The World Motor Cycle Road Racing Championships were launched in 1949 and the TT naturally hosted the British round of the six round series, in the presence of the Duke of Edinburgh.
For the first time riders set off in pairs at the start of a race on the Mountain Course, with the exception of the Lightweight, which as the previous year were given a massed start.
Les Graham led at the end of the first lap of the Junior by 19 seconds, however, on the second lap his clutch gave up, allowing Bill Doran to snatch the lead from Frith. AJS looked set to win their first TT since 1930 until Doran’s gearbox broke at the Gooseneck, which provided Frith with the luxury of a steady ride to the finish. Ernie Lyons made it a Velocette one-two, with Bell’s Norton third.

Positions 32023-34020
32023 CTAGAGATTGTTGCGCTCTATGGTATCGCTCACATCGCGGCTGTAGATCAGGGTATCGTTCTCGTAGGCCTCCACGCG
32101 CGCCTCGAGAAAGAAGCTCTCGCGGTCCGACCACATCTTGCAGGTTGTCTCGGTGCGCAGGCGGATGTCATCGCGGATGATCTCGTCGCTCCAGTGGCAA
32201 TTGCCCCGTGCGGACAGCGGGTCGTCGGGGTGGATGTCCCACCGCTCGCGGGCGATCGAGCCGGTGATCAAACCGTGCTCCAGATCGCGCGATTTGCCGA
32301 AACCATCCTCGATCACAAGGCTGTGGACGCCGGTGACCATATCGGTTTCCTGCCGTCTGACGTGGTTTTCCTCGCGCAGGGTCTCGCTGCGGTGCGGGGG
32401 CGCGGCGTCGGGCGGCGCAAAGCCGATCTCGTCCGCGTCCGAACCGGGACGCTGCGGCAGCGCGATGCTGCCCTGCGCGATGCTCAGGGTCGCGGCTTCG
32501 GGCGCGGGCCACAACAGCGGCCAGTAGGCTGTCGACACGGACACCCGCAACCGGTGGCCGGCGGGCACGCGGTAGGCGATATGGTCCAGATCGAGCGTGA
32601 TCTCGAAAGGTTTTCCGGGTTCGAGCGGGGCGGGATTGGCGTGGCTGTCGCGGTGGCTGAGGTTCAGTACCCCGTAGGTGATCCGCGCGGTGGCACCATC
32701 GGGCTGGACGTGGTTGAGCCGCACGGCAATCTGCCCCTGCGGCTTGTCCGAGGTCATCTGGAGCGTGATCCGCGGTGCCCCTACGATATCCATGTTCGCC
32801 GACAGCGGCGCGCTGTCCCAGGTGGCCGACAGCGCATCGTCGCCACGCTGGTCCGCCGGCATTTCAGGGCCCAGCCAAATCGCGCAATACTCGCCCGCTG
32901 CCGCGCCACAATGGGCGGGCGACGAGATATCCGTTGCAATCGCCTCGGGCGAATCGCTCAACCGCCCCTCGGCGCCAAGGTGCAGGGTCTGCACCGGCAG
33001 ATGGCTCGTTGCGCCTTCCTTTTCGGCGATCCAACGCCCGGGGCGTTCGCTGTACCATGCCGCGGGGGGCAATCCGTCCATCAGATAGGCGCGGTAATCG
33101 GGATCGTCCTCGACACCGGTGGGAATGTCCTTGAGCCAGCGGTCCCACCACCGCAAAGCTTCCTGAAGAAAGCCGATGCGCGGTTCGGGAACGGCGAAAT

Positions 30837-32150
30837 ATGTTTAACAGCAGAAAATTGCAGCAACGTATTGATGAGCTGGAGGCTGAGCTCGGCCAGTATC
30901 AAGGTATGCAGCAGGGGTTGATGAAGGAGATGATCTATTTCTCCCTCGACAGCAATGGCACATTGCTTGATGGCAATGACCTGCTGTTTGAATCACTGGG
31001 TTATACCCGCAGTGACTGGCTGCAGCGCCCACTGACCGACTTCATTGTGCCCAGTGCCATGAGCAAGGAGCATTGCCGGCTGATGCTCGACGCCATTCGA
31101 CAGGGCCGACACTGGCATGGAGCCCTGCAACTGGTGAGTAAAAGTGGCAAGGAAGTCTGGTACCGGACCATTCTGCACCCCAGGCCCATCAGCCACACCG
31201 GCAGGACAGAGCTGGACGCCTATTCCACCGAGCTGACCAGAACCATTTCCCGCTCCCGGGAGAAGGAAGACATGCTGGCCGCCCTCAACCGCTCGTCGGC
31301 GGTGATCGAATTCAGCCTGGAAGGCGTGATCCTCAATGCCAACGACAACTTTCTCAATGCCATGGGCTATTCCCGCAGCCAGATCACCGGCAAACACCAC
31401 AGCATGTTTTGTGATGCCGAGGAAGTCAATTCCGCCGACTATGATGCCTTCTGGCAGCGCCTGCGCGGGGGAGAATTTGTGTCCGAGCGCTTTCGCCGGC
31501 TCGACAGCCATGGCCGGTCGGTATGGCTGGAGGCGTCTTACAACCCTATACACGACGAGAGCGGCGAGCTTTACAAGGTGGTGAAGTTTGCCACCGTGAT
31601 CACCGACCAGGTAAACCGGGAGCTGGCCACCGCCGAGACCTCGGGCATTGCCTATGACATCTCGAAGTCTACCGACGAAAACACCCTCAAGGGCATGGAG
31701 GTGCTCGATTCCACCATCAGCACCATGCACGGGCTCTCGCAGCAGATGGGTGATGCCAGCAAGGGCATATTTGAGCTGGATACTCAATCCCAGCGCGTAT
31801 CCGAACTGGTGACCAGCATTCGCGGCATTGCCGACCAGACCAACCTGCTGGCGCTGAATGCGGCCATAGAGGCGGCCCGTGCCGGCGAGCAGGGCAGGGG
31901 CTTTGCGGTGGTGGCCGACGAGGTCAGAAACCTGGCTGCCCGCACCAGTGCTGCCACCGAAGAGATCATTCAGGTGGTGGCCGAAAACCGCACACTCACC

The Duke of Edinburgh started the Senior TT, which saw a tie for the lead at the end of the first lap between the AJS of Graham and his team-mate Ted Frend. Unbelievably, they were the joined by Bob Foster’s Moto Guzzi!
Frend crashed at Glen Helen on lap four, as Foster led the race. Two laps from the finish Foster’s challenge ended when his Guzzi’s clutch cried enough at Sulby, which moved Graham back into the lead from Harold Daniell.
Graham’s luck looked to be holding as he started the last lap with a 90-second advantage, then the news came through that he was pushing the AJS at Hillberry and eventually crossed the line in tenth place. Harold Daniell was the winner, with Norton teammate Johnny Lockett second and Velocette-mounted Ernie Lyons third.
It was the same old story in the Lightweight, with Guzzi supreme following massed start. After Dario Ambrosini (Benelli) crashed at Governor’s, it was simply a matter of which Moto Guzzi was going to win and it turned out to be Manliffe Barrington.